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Catnip – what’s the attraction?
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Catnip – what’s the attraction?

The Latin name for this pungent member of the mint family is Nepeta cataria (of a cat), which reveals its long connection with the feline of the species. Catnip is a common sight in hedgerows and grassy wastelands. It has a tall, downy stem that, in midsummer, bears a spike of white or pale blue flowers. Cats, and wild animals such as foxes, are known to seek it out to roll in it. Why? It’s because this wayside plant contains an essential oil called nepetalactone, which is believed to cause an intoxication-like effect.


The catnip effect isn’t just something seen in domestic cats, it’s also exhibited by other members of the cat family, such as lions, tigers, cougars and lynx.

Cats inhabit a world where the sense of smell is crucial. It tells them all about their surroundings and helps them to navigate safely through life. A cat’s nose is lined with millions of specialised odour-detecting cells – just one of the reasons why catnip has such an effect on them, as they are so finely tuned to the language of scent.

How cats get the catnip effect

Writing on Cats Protection’s website, herbalist Debs Cook, explains it like this: “When the cat smells catnip, the scent molecules travel to a receptor above the palate in the roof of the mouth known as the Vomeronasal Organ or Jacob’s Organ. This organ helps your cat to analyse the scent of other cats and its environmental surroundings. When a cat begins its catnip trip, they collect the aroma from the catnip in their mouth, then use their tongue to flick the scent up to the vomeronasal organ. A cat making use of their vomeronasal organ exhibits a facial expression that we would call a frown, as the cat frowns, their upper lip curls up and the mouth will partially open, the cat frown is known as the Flehmen Response.”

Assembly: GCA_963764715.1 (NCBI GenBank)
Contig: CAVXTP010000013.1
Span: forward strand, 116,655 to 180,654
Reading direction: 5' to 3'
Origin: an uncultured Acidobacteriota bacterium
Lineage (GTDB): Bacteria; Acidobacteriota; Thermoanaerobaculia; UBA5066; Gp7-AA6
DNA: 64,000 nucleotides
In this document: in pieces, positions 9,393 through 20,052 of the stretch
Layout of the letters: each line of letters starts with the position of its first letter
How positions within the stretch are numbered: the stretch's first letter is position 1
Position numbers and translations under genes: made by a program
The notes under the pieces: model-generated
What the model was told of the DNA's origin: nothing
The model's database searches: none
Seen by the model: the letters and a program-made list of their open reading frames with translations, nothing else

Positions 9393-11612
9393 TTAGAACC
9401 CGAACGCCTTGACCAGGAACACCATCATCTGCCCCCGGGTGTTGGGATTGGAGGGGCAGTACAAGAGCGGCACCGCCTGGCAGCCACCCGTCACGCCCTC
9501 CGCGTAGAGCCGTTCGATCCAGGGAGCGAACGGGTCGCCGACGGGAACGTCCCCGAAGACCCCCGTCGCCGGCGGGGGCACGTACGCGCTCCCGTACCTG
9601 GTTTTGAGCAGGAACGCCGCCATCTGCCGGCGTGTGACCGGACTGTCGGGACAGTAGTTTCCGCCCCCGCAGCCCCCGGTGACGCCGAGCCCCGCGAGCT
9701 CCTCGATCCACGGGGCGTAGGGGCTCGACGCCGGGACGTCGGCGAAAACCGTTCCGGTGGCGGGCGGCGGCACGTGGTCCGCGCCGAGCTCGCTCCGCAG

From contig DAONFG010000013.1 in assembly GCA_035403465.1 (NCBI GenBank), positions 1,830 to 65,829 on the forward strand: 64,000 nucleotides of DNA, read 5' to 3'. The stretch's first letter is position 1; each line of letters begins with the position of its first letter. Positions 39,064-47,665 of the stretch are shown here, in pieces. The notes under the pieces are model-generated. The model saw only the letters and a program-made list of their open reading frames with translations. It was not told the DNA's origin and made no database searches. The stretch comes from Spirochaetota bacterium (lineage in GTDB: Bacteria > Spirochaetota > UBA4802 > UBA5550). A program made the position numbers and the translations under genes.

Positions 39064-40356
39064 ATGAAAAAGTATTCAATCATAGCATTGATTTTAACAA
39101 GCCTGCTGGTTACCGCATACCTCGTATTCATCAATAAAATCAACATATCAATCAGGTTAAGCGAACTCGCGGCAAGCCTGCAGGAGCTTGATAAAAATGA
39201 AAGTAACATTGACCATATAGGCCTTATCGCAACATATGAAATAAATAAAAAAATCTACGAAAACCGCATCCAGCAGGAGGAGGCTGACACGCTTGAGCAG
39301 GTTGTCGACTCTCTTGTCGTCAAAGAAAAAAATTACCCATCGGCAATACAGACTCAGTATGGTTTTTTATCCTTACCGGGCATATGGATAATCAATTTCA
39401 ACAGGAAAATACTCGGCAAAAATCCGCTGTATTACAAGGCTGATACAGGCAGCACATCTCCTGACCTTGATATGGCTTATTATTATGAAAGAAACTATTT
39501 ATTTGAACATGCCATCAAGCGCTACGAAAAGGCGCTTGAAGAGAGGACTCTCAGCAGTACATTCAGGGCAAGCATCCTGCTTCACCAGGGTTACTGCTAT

Ingesting catnip (which is safe to eat) has no effect on a cat, it’s the nepetalactone vapour that the catnip gives off, that your feline friend reacts to. In fact, cats can smell nepetalactone even if its 1 part per 1,000,000,000,000 (trillion) parts in the air.

Not all cats react to catnip

Whether your feline friend falls for the pungent power of catnip is down to genetics. For some cats, their olfactory system – or sense of smell – is simply less susceptible to it. Scientists estimate that around one cat in two inherits a sensitivity to the herb. But you won't know if your kitten is one of them until they reach the age of three to six months. 

According to a Study on the Inheritance of the Catnip Response in Domestic Cats by Neil B Todd, kittens under eight weeks exhibited no reaction to catnip, He noted that when kittens are given it, the “catnip often produces a distinct avoidance response in young kittens which is gradually replaced by indifference in non-responders and by heightened curiosity in responders”. According to Debs Cook: “if your cat doesn't respond, then you may be interested to know that just less than a third of cats who don't respond to catnip, may react instead to Valerian (Valeriana officinalis).”

Same plant, different effects